Because I Knew You – Guest Post by Hilary Hayes

I’m honored to present to you the person and work of the talented and lovely Hilary Hayes.  Hilary and I met through a writing group that I started in my living room.  We write together on a frequent basis and I have found so much encouragement through this women.  She’s kept me pressing onward even when I’d stopping believing I could push anymore.  If you’d like a specific example, she talked me out of thinking I should just stop my work on Moonlight and Oranges.

Hilary is a deep feeler.  You’ll get that sense immediately when you read this post.  I had tears pricking my eyes instantly.  Oh my goodness.  This is heart-aching and beautiful.


BECAUSE I KNEW YOU by Hilary Hayes

I feel as if I have lived two lives: the one before my brother Matthew died and the one after. My life shattered when a drunk driver killed him, and I am now a combination of whatever pieces of myself I managed to pick up and glue back together. Pieces are missing or put back in different places, and while I will never be the same, some part of me has survived to be who I am today.

How do you describe someone who was there for almost every moment of your childhood? Like all people, Matt was a wonderfully complex person, full of conflicting characteristics and nuanced personality quirks. Every time I try to describe him, my words fail. I find I risk romanticizing one aspect of him while ignoring another integral part, or worse, turning him into a caricature, rather than the real and effervescent person I knew him to be. Without him around to defend himself, what can I say?

Thinking on this, I realized I don’t want to talk about my brother. I want to talk to him.

To my unique and wonderful brother Matthew,

I just wanted to say we haven’t forgotten you. At times I am afraid I will, but then I realize how much you are a part of me.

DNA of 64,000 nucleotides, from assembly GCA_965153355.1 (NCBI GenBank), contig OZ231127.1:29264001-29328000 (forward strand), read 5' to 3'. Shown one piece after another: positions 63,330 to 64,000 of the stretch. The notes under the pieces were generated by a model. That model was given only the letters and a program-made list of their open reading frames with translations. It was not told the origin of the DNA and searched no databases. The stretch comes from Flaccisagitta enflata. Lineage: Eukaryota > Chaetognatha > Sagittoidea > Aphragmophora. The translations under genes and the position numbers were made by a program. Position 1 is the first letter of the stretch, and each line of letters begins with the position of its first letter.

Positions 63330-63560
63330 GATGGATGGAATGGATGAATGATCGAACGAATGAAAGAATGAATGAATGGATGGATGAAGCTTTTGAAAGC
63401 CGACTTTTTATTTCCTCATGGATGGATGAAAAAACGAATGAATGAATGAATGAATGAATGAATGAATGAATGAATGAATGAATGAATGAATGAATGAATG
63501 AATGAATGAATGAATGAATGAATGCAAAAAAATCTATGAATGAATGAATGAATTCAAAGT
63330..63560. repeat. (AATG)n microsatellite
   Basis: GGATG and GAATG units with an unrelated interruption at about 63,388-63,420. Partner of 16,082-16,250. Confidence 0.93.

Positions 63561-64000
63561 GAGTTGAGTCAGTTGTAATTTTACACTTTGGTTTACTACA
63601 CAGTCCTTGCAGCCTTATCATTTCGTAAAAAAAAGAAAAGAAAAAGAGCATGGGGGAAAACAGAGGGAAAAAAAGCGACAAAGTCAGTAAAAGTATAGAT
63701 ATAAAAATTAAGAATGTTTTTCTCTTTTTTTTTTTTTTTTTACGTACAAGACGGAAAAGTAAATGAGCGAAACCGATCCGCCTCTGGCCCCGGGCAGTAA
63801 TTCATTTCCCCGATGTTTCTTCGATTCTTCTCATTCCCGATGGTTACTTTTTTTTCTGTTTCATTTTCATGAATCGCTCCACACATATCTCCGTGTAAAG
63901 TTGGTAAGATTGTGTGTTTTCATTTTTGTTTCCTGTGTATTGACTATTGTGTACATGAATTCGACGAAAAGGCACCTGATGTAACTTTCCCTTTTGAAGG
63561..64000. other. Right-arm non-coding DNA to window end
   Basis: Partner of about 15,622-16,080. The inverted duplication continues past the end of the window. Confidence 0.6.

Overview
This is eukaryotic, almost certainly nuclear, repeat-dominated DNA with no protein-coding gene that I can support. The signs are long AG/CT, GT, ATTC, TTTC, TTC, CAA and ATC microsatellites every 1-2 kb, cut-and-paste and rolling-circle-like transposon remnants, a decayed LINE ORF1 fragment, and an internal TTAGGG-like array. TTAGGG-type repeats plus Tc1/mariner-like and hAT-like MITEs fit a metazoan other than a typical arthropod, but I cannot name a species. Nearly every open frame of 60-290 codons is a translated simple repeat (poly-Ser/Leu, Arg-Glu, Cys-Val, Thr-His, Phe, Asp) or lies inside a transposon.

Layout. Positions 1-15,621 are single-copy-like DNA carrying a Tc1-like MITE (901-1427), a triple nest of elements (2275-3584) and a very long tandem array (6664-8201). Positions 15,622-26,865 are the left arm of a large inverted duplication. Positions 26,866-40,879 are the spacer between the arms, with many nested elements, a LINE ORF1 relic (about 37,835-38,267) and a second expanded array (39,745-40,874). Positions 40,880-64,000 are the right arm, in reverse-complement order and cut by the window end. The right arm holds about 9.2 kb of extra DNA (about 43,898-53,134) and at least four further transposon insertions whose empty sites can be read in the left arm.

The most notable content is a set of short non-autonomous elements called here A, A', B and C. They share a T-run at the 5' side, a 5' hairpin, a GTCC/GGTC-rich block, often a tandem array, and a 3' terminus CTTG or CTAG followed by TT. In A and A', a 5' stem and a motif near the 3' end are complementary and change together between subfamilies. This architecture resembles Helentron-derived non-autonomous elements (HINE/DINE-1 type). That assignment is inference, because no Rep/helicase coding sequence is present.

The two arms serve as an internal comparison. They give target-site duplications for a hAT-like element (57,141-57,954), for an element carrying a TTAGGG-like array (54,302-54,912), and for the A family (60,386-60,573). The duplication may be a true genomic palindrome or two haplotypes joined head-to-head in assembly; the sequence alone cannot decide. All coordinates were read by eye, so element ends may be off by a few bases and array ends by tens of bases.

I remember how much you hated injustice and how you were never afraid to point out the faulty logic it was based on. You were continually getting in trouble for rebelling against irrational arguments, meaningless tasks, and pointless demonstrations of power. Right or wrong, if you saw something as stupid, you announced your views proudly and never flinched at the consequences.

You were always looking for a reaction. In everything you did, you said unapologetically, “This is who I am, and I will show you why you cannot help but admire me for it.” I think I have some of that in me too. A spark of mischief that pops out when I suspect I am being underestimated, a bit of humor that takes others by surprise, just because I can. You were much better at it than I am, but I am glad some of your personality rubbed off.

I remember how you always knew what to say to point out the foolishness in my arguments. Ben does that now. He does it less often, when it is most needed and in his own way, but just like you he tempers it with a joke. Maybe it is part of his inheritance from you.

I miss the dynamics of our trio. When you were with Ben, sometimes you were more like twins than older and younger brothers. That bond between brothers was something a bossy older sister like me could never entirely be a part of. But that is the way it is supposed to be.

We had a special bond as well. We were born only 18 months apart and understood the responsibilities of being the oldest girl and boy in the family. Together we watched out for Ben, protected him when things got complicated, confronted the bullies that tried to knock him down, and teased him when life got too serious. We may have gone a little too far, by the way, in our efforts to guard him. He is quite good at standing on his own two feet and can fight his own battles.

There are parts of you in both of us, the rest of the family, and probably every person who knew you. Or perhaps we always had those aspects, but only noticed them when we were first around you. Perhaps the similarities in our personalities called out to each other and formed the bonds that made our relationships with you special.

Perhaps that is what made us siblings so close. There were so many bonds between the three of us, that without you, we did not know who we were. Those ties are still there, though they will never be the same. You are gone, and without you we limp along the best we can, holding on to what you taught us.

I miss you and will always love you,



Hilary Hayes lives in Seattle, Washington where her pale complexion can finally be safe. She studied Theater and Art in college and has spent many years in various costume shops. she now spends most of her creative energy rebelling against her dyslexia and writing. The rest of her dwindling free time is spent reading, baking, creating, singing, laughing, and when the sun is out attempting to slack rope with her roommate.


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